We feel so lucky to be doing this, and to have this opportunity. We just try to relish in that moment every time we play. On stage, we feed off of the energy of one another. I love those guys and we are all great friends. So that’s the first part of the energy we tap into. Everything else comes naturally.
KV: Going back to the work ethic of the band, you now have this incredible discography for a relatively young band. Do you think you work quickly or is everyone else in the industry just working slowly?
JL: We are just not smart enough to take anyone’s advice, in that regard. In this business, people are really quick to tell you when you’re failing, and no one ever steps forward to acknowledge if you’re doing something right. So, we just released what we wanted to release the way we wanted to release it. We’re kind of stubborn in that way. I feel like time is precious.
But we do have a fantastic label now called 102º, out of South Florida, and they’ve been very accommodating. They have allowed us to pursue all of our goals, and they have been there, backing us up every step of the way. It’s been a beneficial alliance.
KV: Do you have personal goals as a singer or lyricist, and what are some of your band goals? Are they one in the same?
JL: I think they’re indelibly linked. As a singer/guitar player/lyricist, I’m always trying to get better. I’m trying to become more visceral or child-like. Maybe I’m not trying to become ‘technically’ better, but I want to tap into the vibe of what makes people love music. My goal is to tap into the things that I love about music. I’m trying to be a vessel for all of that.
It took a while but I did realize, that I wasn’t going to be the best singer/guitar player/lyricist, but it wasn’t all bad. In in coming to terms with that, I can still become the best “me,” and we can still make the greatest music in this band.
KV: You guys have received a great deal of critical acclaim. So is that how you know you’re doing it right? What defines making it?
JL: On one level, it’s the opportunity to keep creating music with my best friends for however many years later. We just keep on making the show better, keep rocking together and keep kicking ass. On another level, one of my favorite things is to hear from a new fan after a show, and it’s flattering. We hear it a lot. Maybe they weren’t sure what to expect, or maybe jam bands or the instrumental music wasn’t their thing before, but now they’re going home and giving us a chance.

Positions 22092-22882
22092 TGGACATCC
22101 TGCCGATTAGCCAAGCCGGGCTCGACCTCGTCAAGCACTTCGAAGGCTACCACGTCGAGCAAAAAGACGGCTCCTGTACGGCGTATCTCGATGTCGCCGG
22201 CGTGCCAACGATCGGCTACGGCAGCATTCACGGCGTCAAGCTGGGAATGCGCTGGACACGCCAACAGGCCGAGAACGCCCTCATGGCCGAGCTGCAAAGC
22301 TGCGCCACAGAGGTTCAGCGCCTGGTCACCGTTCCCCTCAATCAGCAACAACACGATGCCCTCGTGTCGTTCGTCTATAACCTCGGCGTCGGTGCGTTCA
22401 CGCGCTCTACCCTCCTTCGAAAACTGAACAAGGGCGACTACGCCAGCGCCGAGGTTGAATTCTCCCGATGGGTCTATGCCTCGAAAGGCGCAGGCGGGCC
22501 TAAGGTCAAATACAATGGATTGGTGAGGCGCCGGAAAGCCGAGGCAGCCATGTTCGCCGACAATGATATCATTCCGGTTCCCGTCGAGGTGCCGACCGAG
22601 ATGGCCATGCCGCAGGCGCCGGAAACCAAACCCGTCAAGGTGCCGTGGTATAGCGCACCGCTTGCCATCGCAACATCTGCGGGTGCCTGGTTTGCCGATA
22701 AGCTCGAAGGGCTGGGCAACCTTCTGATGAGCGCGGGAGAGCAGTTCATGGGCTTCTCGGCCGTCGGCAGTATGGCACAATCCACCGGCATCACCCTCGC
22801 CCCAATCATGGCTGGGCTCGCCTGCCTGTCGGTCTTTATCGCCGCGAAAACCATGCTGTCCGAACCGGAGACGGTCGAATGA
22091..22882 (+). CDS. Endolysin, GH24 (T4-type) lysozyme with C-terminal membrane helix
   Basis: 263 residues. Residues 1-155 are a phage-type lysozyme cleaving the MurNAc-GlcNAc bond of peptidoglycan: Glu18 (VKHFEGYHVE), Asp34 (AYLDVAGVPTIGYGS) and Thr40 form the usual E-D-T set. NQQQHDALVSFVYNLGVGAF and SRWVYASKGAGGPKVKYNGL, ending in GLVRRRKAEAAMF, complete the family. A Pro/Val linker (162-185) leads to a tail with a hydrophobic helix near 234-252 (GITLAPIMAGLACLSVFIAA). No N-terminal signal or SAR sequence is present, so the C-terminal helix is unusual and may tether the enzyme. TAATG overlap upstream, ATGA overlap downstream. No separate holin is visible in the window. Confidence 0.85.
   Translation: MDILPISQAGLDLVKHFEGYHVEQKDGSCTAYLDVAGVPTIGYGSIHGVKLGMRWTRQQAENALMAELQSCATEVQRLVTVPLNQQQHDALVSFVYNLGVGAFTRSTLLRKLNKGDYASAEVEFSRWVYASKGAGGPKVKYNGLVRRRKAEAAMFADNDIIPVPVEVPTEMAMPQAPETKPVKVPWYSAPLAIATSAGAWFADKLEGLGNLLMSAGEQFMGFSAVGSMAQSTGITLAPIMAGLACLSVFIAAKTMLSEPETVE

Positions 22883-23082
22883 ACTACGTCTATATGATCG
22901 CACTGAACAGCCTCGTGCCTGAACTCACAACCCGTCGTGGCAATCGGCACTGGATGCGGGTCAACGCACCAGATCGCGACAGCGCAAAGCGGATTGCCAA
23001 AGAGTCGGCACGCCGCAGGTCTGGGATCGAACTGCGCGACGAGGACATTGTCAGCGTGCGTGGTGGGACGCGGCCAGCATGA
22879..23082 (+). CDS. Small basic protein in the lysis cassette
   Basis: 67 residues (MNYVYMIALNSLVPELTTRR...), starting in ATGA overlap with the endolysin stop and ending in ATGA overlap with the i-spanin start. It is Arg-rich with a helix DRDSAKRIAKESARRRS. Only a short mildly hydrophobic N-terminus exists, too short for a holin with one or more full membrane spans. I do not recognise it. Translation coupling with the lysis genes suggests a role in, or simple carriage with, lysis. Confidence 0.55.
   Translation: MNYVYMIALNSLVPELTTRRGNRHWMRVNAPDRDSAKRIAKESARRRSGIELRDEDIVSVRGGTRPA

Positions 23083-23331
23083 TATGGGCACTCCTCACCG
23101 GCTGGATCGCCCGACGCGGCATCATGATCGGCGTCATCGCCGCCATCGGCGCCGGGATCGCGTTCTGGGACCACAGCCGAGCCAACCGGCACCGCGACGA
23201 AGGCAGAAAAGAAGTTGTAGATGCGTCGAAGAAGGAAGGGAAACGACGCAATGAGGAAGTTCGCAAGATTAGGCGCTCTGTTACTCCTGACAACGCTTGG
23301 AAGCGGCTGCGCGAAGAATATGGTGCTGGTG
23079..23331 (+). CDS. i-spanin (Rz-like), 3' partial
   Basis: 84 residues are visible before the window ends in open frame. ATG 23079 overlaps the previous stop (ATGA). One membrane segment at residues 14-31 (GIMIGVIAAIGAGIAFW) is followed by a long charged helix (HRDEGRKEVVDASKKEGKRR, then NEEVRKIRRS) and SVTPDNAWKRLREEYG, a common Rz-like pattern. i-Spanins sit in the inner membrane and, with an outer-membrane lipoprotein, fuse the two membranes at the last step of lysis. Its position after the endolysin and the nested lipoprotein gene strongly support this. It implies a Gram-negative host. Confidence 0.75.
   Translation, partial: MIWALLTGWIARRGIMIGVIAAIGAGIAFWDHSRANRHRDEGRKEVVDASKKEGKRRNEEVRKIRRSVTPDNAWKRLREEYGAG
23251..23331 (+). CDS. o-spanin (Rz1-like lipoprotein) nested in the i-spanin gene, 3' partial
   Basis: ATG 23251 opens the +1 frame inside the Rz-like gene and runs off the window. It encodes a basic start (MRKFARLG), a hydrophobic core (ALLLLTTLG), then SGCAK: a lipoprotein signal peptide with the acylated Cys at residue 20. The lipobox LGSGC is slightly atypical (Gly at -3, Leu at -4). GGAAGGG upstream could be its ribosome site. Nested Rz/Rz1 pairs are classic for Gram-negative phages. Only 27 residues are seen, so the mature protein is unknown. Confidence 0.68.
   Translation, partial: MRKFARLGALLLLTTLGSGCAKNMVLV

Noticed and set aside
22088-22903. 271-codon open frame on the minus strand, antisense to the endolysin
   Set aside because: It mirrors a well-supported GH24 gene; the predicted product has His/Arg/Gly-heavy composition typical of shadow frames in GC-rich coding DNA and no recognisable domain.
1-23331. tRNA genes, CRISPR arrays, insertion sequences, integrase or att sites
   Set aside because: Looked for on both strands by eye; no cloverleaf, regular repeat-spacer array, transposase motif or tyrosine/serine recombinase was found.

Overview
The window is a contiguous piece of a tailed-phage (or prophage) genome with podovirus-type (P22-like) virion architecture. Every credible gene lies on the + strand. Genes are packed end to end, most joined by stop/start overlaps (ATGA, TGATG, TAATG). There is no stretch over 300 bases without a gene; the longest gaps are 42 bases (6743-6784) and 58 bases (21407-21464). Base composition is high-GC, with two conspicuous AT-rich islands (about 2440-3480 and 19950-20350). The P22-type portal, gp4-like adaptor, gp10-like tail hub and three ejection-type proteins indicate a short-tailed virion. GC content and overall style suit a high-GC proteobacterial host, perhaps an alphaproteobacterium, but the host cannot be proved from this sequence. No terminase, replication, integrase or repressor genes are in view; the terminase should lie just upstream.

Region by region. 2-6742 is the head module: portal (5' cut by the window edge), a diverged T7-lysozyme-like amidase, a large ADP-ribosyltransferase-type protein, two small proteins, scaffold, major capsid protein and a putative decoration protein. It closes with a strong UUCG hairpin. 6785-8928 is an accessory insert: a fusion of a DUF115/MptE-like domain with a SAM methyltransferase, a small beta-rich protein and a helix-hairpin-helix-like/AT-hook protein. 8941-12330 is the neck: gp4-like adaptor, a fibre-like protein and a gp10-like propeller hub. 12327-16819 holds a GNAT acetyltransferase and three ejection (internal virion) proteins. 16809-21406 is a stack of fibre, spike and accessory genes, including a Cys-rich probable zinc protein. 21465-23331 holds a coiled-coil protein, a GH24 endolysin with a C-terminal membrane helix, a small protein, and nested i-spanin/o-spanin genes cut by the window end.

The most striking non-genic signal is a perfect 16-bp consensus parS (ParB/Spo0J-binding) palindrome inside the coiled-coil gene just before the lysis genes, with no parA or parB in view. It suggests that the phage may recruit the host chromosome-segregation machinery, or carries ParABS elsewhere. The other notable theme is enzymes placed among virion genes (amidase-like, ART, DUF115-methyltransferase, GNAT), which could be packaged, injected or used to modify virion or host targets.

KV: How did creating the self-titled record differ from creating Whale?
JL: It was made in two completely different ways. On Whale we recorded most of the music live, but we re-dubbed, overdubbed and produced it ourselves. It was a lot more random. Whatever we wanted to work on that day, in as many takes as we wanted or it took, etc. On The Heavy Pets, we worked with a great producer, Scott Matthews (Eric Clapton, Joey Ramone) and while we’re not new to the studio experience at all, we had never worked with a producer before. It was a refreshing change. Scott was looking at the smaller picture and coordinating a lot of the pieces that made up the album, which removed a big part of the stress and allowed us to focus on the music.
We burnt our ears out in the self-producing process, which happens a lot, whether musicians admit it or not. (Laughs) The second time around, we had a fantastic engineer and a great engineer. I wouldn’t say either of them is more or less ‘us.’ It’s as much ‘us’ as the previous one, just a different side of the same coin.
KV: What’s the ideal scenario for you with a fan after a show? Does someone run up to you and say “your band changed my life,” or do they buy all of your merch or what?
JL: Somebody comes up, and says something flattering, or they go home and listen to your records, or they start tracking you down via road map. They start calling Super 8 motels and stuff. (Laughs) One of the other things that I really love about doing this, is that people become friends at our shows. As far as the overall experience? I hope people feel refreshed about their life and the next day. I’m always trying to think about it in turns of how I want to feel after a show: usually I’m beat or I’m inspired. I hope our music makes people want to achieve the best and get the most out of their lives.
You can catch The Heavy Pets on tour starting on February 23rd, in Savannah GA. Check out the schedule HERE to find them when they head your way.